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Tew leaving credit union in solid shape

If you lived here 30 years ago, Las Vegas was a small town by comparison. There was relatively nothing outside the beltway, UNLV basketball was the most popular team in town, and gaming played an even larger role in our economy.

Today, Clark County is home to 2 million people, and credit unions have moved beyond passbooks and hand ledger entries.

“Las Vegas was about 500,000 residents when we first arrived,” said Wayne Tew, Clark County Credit Union’s CEO since 1986. “We were a small town by comparison.”

As Clark County’s population has grown, however, the number of credit unions has declined from 33 in 1986 to about 13 in 2014.

Now, Tew says, it seems it’s the right time to step down as leader of the credit union he guided through good times and bad times. His retirement has been set for the end of August.

“I can’t say I’m retiring,” Tew told the Las Vegas Business Press. “There are other things I want to do once I step aside.”

When the credit union was looking for a new president in 1986, it was a stagnant business with $33 million in assets and 14,000 members, mostly county and hospital workers.

At the time, Clark County Credit Union had three branches and things looked bad. The credit union was struggling with low net worth and high loan losses.

Since Tew has been president, the credit union has resolved problems and expanded. Current assets are $550 million with 34,000 members and five branches.

When asked about some of his significant achievements over his 29-year career, Tew spoke of his pride of guiding the credit union through the Great Recession.

“I was going to leave prior to the recession,” Tew said. “Then it hit, and I told the board I would stay on until we were out of this mess.”

He said that by 2009, the credit union had high loan defaults and two years of net losses. The credit union ended 2014 with a net worth ratio of 11.77 percent and recorded net income of nearly $12.3 million for the year.

“Now our balance sheet is in very good health,” Tew said. “It will be an orderly transition. I’m happy that we are in very good and sound financial health.”

Tew attributed the credit union’s success to its board of directors and audit committee, as well the company’s employees.

Clark County Credit Union returned to its bonus dividend program, which was suspended in 2008 because of the economy. This year’s bonus dividend was $2.7 million to almost 34,000 members.

Each bonus will average $79 per member, with the highest single bonus totaling just more than $10,000. Clark County Credit Union’s first bonus was paid out in 2001 on the company’s 50th anniversary.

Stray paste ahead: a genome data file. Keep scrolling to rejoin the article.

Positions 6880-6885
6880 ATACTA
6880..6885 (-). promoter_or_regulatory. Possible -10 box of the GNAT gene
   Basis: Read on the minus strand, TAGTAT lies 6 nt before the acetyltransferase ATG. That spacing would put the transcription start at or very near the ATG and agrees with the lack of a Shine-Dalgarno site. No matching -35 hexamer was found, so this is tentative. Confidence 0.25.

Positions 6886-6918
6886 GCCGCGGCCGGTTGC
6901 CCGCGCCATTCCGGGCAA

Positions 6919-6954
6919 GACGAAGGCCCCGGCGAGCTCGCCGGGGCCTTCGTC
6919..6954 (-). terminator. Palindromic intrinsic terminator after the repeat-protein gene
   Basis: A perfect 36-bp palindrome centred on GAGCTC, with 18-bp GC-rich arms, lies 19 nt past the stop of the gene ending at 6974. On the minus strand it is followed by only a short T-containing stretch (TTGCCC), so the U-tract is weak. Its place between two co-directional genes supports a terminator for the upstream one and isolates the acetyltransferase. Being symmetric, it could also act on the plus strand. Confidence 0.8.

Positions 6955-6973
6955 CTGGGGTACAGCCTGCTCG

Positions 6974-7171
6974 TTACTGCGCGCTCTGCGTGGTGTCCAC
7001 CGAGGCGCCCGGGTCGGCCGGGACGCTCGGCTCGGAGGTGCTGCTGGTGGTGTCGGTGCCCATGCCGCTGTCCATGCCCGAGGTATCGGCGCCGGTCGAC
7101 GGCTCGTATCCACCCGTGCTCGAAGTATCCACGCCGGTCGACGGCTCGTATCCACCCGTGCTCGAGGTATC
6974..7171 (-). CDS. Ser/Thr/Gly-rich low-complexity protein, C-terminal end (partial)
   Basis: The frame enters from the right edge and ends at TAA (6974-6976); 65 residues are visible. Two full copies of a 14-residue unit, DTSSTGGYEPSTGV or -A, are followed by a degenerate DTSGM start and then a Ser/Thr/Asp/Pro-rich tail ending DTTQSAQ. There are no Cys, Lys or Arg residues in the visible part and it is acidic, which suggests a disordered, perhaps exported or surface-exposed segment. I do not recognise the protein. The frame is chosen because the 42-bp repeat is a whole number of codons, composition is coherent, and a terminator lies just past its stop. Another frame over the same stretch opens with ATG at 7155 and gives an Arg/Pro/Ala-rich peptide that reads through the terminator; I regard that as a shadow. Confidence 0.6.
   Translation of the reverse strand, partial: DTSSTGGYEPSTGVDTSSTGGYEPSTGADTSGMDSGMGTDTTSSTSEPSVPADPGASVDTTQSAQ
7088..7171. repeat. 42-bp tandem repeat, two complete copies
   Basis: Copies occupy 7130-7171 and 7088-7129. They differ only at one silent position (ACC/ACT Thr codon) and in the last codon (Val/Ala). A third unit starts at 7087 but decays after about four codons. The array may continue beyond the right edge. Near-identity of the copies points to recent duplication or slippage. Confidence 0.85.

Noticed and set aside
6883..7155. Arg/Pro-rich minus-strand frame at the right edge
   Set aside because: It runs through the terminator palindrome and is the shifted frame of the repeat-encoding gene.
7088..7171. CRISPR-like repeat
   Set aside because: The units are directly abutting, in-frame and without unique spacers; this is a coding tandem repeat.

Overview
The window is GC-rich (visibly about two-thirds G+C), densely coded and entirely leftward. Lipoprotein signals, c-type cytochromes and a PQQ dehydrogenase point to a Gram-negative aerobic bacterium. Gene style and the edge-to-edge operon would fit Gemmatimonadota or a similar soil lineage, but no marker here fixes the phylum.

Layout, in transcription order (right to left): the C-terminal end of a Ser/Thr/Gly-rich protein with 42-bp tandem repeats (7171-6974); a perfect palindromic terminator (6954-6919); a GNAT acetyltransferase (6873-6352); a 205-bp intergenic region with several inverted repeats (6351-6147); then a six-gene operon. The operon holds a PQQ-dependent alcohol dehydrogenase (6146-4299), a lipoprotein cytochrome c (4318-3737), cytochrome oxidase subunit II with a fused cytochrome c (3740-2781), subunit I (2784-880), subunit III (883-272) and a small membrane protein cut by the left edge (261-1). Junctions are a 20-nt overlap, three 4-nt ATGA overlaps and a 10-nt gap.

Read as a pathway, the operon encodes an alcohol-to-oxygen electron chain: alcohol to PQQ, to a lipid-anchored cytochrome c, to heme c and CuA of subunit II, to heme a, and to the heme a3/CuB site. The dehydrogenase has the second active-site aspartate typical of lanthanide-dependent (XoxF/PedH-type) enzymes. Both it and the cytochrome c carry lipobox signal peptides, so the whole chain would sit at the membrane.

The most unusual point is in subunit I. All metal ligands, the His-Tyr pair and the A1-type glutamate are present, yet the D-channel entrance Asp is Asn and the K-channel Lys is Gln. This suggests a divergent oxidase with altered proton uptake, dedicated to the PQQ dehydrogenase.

“It feels good to be able to give our members a dividend after so many years,” Tew said.

Tew also spoke about today’s financial industry. “We larger today than we’ve ever been,” he said, “making our business more complex than ever before.”

He said credit unions and banks are dealing with changes in technology and more regulations. Tew explained that when he first joined the credit union “everything was done with typewriters.”

He said technology has been good for the industry because it creates efficiencies. Those efficiencies mean the credit union is unlikely to expand its branch network.

“We don’t feel the need to have a bigger footprint,” Tew said.

He understood that the trend with banks and credit unions is to merge and get even larger.

Tew said he is pleased the credit union is still locally owned and described the credit union as “a Clark County organization, with a pretty stable membership group.”

“Remember credit unions are different,” Tew said. “Growth is good, but it doesn’t have to be overly aggressive.”

Clark County Credit Union’s strategic plan includes reaching the billion-dollar asset mark as one of its top goals.

Tew said Clark County Credit Union has begun the search for its next leader. He said there are several internal candidates but declined to comment on who might replace him.

“I really don’t know what I’m going to do,” Tew said. “I have a few ideas. My wife is a member of the Clark County School Board, so I’m not going anywhere.”

Whose Bank App Is Best?

Mobile banking apps have become the norm for financial institutions, but not all apps are the same. So, Charlottesville, Va.-based SNL Kagan ranked the nation’s top bank apps by features.

Among the list of the top 37, eight do business in Nevada, including City National Bank and Nevada State Bank.

According to the survey, the six most prominent mobile app features were present in 100 percent of the bank apps. Those features are viewing account balance, viewing recent activity, transferring money between accounts, paying bills and locating a branch or automated teller machine.

City National’s app also includes mortgage account information, mobile check deposit and mobile alerts. Nevada State Bank’s app also offered mortgage account information but included mobile check deposit and a customer service feature.

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